This blog is in celebration of Mother’s Day.
Jessica Griggs is a freelance copyeditor and copywriter for the Mennonite Church USA Executive Board and Mennonite Mission Network. She holds both a Bachelor of Arts and a Master of Arts in Religion in biblical studies from Cincinnati Christian University, where she also used to teach. In her free time, she likes to create new things, through gardening, art and crafts, and dream about big projects that she will probably never complete. Jessica, her husband, Zane, and their newborn daughter live in Elkhart, Indiana, and attend Silverwood Mennonite Church in Goshen, Indiana.
For the past 10 or so years, Mother’s Day has been a very difficult holiday for me. Every year, I am reminded of how the mom I once adored betrayed my dad and me during the most difficult trial our family had ever faced. I am reminded that we haven’t talked in most of a decade and that she wasn’t there to celebrate my wedding or the birth of my daughter. Every year, my social media feeds are flooded with pictures of my friends and their moms smiling, captioned with flowery language about how thankful they are to have the world’s best mom. Every year, I sit on a church pew and listen, as the pastor preaches a sermon about how mothers are a wonderful gift from God and how grateful we must be to our heavenly parent for blessing us with earthly mothers. From year to year and from church to church, the words and pictures may change, but the message is the same: Moms are good, and we must be thankful for them.
I am happy for everyone who has a good mom and for those who are good moms, but there never seems to be room for those of us who have been hurt by our moms or for those who never knew their mothers.
In early 2021, after almost six years of patiently waiting, my husband finally convinced me to have a baby. From that point, it only took a couple of months for us to get a positive pregnancy test — who knew such a little piece of plastic could bring so much joy, yet instill so much fear? While my pregnancy was very long — almost 43 weeks! — and difficult, often leaving me ill or immobile, it was a very healthy pregnancy with no complications. And after an excruciating 23.5 hours in the hospital, we welcomed a wonderful and healthy baby girl into the world. We count ourselves incredibly fortunate that we were not among the millions of people who experience fertility issues, pregnancy loss, stillbirth, pregnancy complications or premature birth.
I was never sure I wanted to be a mom. I was happy with my little family — my husband, myself and our three beagles. I’ve dealt with depression and anxiety my whole life, and I didn’t think I could be a good mom. Even while I was pregnant, I constantly worried that I wouldn’t even like my child or that I would resent her for the toll my pregnancy took on me. During pregnancy, I never felt that deep connection to the child growing inside of me that I have heard so many other moms talk about. And all of this is on top of the trauma caused by being estranged from my own mom.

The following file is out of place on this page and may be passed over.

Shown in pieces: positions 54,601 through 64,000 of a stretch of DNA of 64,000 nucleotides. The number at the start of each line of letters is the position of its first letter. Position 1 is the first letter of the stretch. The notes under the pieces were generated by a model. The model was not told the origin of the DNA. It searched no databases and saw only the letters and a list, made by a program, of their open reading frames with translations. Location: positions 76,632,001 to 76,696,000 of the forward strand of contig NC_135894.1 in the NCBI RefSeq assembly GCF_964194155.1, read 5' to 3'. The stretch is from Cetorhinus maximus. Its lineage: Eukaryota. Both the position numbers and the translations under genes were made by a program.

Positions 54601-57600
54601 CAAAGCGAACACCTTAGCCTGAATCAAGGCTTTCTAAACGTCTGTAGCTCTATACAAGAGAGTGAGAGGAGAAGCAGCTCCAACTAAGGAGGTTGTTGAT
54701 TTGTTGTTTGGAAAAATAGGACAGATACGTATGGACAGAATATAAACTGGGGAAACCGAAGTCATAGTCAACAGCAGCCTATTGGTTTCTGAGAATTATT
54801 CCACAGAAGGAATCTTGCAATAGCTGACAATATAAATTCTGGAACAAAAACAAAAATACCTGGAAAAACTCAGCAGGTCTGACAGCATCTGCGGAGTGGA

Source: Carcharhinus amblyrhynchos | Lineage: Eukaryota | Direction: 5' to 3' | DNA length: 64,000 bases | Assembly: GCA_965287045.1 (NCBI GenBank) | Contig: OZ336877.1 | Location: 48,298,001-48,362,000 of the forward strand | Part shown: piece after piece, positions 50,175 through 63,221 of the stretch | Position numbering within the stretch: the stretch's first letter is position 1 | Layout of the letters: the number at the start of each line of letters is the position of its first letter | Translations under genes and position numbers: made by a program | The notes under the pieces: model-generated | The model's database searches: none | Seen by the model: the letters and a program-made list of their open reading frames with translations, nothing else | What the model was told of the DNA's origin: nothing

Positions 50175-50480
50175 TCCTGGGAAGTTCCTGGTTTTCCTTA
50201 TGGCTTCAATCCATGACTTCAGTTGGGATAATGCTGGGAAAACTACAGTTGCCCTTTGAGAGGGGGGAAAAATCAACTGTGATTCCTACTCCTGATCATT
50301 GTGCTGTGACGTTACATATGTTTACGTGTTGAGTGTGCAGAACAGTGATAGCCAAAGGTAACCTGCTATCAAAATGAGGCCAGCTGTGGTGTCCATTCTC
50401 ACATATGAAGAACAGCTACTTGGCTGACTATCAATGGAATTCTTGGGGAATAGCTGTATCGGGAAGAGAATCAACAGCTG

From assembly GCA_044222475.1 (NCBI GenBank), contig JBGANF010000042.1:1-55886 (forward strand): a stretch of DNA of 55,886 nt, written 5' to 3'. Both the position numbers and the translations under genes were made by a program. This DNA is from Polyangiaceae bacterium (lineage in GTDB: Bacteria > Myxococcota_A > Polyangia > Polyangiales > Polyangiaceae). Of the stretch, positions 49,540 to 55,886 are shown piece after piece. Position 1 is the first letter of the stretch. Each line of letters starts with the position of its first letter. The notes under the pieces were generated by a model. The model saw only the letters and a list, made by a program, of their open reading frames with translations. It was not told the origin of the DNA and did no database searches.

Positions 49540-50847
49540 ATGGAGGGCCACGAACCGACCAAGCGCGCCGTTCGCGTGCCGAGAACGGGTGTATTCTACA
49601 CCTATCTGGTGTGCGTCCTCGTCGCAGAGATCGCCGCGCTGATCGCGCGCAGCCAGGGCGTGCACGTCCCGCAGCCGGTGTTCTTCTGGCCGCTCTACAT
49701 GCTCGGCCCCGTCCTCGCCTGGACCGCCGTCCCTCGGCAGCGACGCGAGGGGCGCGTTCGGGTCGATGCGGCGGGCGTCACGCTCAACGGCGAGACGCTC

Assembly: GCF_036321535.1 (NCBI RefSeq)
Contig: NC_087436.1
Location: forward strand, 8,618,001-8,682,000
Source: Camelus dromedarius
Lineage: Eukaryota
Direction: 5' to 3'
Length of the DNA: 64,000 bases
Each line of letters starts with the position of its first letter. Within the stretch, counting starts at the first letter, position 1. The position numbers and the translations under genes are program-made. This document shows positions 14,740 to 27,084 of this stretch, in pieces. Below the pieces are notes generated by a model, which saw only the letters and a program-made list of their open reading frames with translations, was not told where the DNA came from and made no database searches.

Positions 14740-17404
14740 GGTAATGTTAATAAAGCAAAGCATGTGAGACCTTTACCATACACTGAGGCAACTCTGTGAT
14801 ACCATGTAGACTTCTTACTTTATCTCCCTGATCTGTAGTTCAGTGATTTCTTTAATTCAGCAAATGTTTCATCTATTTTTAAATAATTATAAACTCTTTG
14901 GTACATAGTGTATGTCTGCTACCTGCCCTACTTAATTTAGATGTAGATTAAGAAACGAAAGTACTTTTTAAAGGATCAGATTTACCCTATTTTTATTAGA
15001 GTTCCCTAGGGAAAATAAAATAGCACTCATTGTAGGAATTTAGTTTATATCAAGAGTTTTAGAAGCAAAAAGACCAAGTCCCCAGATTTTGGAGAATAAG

To my (joyful) surprise, having my daughter, who is now two months old, is one of the best things that has ever happened to me. She is everything I never knew I needed. I have quite literally never been happier, despite all of the difficulties being a mother brings. She has taught me so much in such a short period of time. She has taught me how to love in a way I never knew possible. She has shown me that I am so much stronger than I ever could have imagined. She has given me patience. She gives me hope that I can be and do better, that I can be a good mom, despite the trauma I have experienced.
She has allowed me to have a new and unexpected appreciation for the love that God, our parent, has for us.
She has changed my life for the better in so many ways, and it saddens me that not everyone who wants this experience can have it.
So, on this Mother’s Day, I want those who have a difficult relationship with their mothers, those who are estranged from their mothers, those who never knew their mothers and those whose mothers have died, I see you. I am you. I know this day is hard. You are heard and you are loved.
And to those who have experienced fertility problems, pregnancy or infant loss, stillbirth, or the loss of an older child, as well as those whose gender identity or sexual orientation preclude them from having biological children, to know that I see you. I know this day is hard. You are heard and you are loved.
And to those who don’t want to be moms, those who are happy being wives, dog moms, cat moms (or any other type of animal moms) or single, I see you. I was you. I know this day might be hard. You are heard and you are loved.
The views and opinions expressed in this blog belong to the author and are not intended to represent the views of the MC USA Executive Board or staff.